How to you make BBQ sauce from scratch, without using any of the bottled BBQ sauces as a starting point?
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First thing is to decide what you want to put it on and what base you want for the sauce. For example, being a Carolina boy I consider barbecue to be pulled pork with a vinegar based sauce, but you're looking to make ribs you'll probably something with a tomato base.
So what are you looking to do?
Barbara is a trusted source on General Cooking.
Try this amazing and easy barbecue sauce:
Abbie is a trusted source on General Cooking.
I make my own all of the time! This is how I start and then of course adjust to your own taste.
BBQ sauce: ½ cup ketchup 2 tbs Dijon mustard 2-3 dashes hot sauce (Louisiana style or Tabasco) 4-5 drops liquid smoke 1 tbs chili powder 1 tbs Worcestershire sauce 1 tbs blackstrap molasses
I'm looking for a hot and spicy BBQ sauce to use for deep-fried chicken wings...I used to work as a short order cook in pubs that specialized in chicken wings (they won awards on their sauce) and am looking to reproduce that experience. Imagine the wings come out of the fryer and are tossed in the BBQ sauce, put in a pie tin and top broiled via Salamander broiler (to finish them off) and then dropped in a basket with carrots/celery...serve with Bleu Cheese dressing...my mouth is watering.
Whenever I've made barbeque sauce, it's always been tomato-based. I usually start with some canned tomato sauce and add any number of the following flavors:
Apple cider vinegar
Mustard (either seeds or prepared mustard)
Red pepper flakes
I'm really a big fan of mustardy barbeque sauces. I'd get a good mustardy sauce going and then increase the heat with a high-quality hot sauce that has good chile flavor and some red pepper flakes.
So like a buffalo sauce? I found this on a forum here, http://www.copykatchat... and the notable recipe
HOT WING SAUCE:
1 cup Frank's cayenne pepper sauce
1/3 cup vegetable oil
1 teaspoon granulated sugar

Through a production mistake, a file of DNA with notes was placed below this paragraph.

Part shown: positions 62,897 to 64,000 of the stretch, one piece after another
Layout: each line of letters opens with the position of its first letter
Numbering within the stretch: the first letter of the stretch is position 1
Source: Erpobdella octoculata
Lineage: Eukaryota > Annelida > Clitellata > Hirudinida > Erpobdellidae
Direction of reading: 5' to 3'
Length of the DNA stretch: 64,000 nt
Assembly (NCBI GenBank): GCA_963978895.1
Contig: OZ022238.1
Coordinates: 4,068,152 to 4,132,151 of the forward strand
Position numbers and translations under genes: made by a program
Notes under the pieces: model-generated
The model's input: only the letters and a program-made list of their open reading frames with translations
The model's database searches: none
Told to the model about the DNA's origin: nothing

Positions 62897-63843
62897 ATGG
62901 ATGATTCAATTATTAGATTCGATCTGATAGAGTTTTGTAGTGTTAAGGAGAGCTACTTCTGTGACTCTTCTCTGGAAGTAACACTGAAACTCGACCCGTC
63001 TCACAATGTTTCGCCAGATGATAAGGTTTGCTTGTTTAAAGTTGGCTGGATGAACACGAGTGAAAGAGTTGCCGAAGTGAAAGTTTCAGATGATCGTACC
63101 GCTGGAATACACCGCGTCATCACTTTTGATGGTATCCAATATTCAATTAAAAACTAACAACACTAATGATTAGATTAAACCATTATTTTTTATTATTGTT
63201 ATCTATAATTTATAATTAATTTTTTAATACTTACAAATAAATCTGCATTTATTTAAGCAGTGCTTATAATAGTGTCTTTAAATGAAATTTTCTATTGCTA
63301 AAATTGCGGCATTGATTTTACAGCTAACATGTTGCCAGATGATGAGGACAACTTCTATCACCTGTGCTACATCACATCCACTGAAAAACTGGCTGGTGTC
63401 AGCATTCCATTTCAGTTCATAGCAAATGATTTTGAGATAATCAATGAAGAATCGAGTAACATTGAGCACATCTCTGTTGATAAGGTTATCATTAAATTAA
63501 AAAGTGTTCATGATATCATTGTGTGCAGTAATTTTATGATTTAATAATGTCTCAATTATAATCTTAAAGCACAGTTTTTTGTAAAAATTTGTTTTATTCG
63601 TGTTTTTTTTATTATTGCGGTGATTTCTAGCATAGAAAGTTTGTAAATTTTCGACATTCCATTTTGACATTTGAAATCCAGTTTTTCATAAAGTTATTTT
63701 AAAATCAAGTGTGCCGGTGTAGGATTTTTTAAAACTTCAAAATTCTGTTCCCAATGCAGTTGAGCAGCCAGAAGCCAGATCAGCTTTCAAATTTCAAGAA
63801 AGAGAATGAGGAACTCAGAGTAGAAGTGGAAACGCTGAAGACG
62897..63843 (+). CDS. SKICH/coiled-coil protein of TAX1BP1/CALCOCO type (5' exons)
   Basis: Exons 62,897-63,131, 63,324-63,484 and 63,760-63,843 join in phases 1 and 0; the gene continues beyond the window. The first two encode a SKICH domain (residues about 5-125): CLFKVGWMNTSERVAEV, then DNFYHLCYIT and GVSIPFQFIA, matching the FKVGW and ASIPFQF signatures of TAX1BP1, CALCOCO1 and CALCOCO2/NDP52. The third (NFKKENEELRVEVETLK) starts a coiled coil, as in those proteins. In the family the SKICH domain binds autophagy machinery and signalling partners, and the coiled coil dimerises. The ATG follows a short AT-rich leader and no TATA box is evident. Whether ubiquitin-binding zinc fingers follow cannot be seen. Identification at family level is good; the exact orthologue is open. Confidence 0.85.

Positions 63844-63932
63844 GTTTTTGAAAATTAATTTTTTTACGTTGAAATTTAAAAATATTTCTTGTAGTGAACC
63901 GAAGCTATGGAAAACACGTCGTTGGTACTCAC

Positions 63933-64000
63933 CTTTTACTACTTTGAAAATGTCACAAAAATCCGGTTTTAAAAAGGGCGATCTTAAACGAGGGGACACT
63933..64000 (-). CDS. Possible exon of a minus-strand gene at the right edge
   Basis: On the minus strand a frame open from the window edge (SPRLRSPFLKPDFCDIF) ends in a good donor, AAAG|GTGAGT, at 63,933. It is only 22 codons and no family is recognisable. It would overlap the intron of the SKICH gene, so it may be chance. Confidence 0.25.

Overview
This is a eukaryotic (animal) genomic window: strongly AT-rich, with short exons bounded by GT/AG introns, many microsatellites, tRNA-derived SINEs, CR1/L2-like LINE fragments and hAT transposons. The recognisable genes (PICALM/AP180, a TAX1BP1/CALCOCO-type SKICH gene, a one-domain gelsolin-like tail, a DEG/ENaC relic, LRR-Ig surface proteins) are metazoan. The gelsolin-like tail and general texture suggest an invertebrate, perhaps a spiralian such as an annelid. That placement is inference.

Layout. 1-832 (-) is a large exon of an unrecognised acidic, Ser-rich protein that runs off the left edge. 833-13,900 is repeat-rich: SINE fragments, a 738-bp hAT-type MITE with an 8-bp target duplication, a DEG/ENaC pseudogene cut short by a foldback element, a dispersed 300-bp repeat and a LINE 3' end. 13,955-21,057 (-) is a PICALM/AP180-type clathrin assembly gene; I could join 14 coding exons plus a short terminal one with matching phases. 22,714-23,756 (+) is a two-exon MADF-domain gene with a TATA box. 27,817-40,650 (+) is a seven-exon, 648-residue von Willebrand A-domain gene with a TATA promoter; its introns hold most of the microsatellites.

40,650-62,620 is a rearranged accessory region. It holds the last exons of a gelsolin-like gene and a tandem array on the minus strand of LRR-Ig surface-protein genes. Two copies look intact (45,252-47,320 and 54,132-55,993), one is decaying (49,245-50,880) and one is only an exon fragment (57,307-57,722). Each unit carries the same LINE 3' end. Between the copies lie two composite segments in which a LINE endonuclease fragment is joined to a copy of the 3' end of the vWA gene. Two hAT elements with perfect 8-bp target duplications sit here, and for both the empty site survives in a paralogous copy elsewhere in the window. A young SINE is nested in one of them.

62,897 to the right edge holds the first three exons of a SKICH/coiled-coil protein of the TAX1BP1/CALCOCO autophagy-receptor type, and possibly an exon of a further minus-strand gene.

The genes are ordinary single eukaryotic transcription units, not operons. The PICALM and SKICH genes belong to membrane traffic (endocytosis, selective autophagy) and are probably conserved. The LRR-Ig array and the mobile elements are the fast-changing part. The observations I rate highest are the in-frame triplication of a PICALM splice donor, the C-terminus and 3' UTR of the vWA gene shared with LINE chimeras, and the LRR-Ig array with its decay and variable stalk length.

1 1/2 teaspoons cayenne pepper
1/2 teaspoon garlic powder
1/2 teaspoon Worcestershire sauce
1/8 teaspoon coarse ground black pepper
1 egg yolk
2 teaspoons water
2 teaspoons cornstarch
2 teaspoons cornstarch
Combine all ingredients except egg yolk, water, and cornstarch for sauce of your choice in a small saucepan. Heat sauce over medium heat until boiling, then reduce heat and simmer for 5 minutes. Remove pan from heat and allow it to cool, uncovered, for 10 minutes.
While sauce cools, vigorously whisk egg yolk with 2 teaspoons water in a medium bowl for about 2 minutes or color is pale yellow. Whisk in cornstarch until dissolved. Drizzle sauce mixture into egg yolk mixture in a steady stream while rapidly whisking. This will create a thick, creamy emulsion that will prevent oil from separating. Cover sauce and chill until needed.
pierino is a trusted source on General Cooking and Tough Love.
Could I just add that "barbecue" is a very touchy, regional hot button topic in this country. Are we talking Kansas City, Memphis, St. Louis, Carolinas (or God forbid, Texas)??? It's way different in each place.
Okay - let me rephrase the terminology...I'm looking to make deep fried chicken wings tossed in a spicy sauce after removing from the deep fryer. I find that Frank's is a little too over powering...for some reason, pubs in Toronto Ontario seem to have the recipe for this type of sauce down...
You could probably replace the Franks with some hot sauce and ketchup?
I think celery seed is critical to home-made BBQ sauce.
I generally start with store-bought tomato puree and cook with some or all of the following:
chili (ranging from plain chili powder to something smokier like chipotle peppers)
worcheshire sauce (which is one way to come up with tamarind, but why not just start with the tamarind?)
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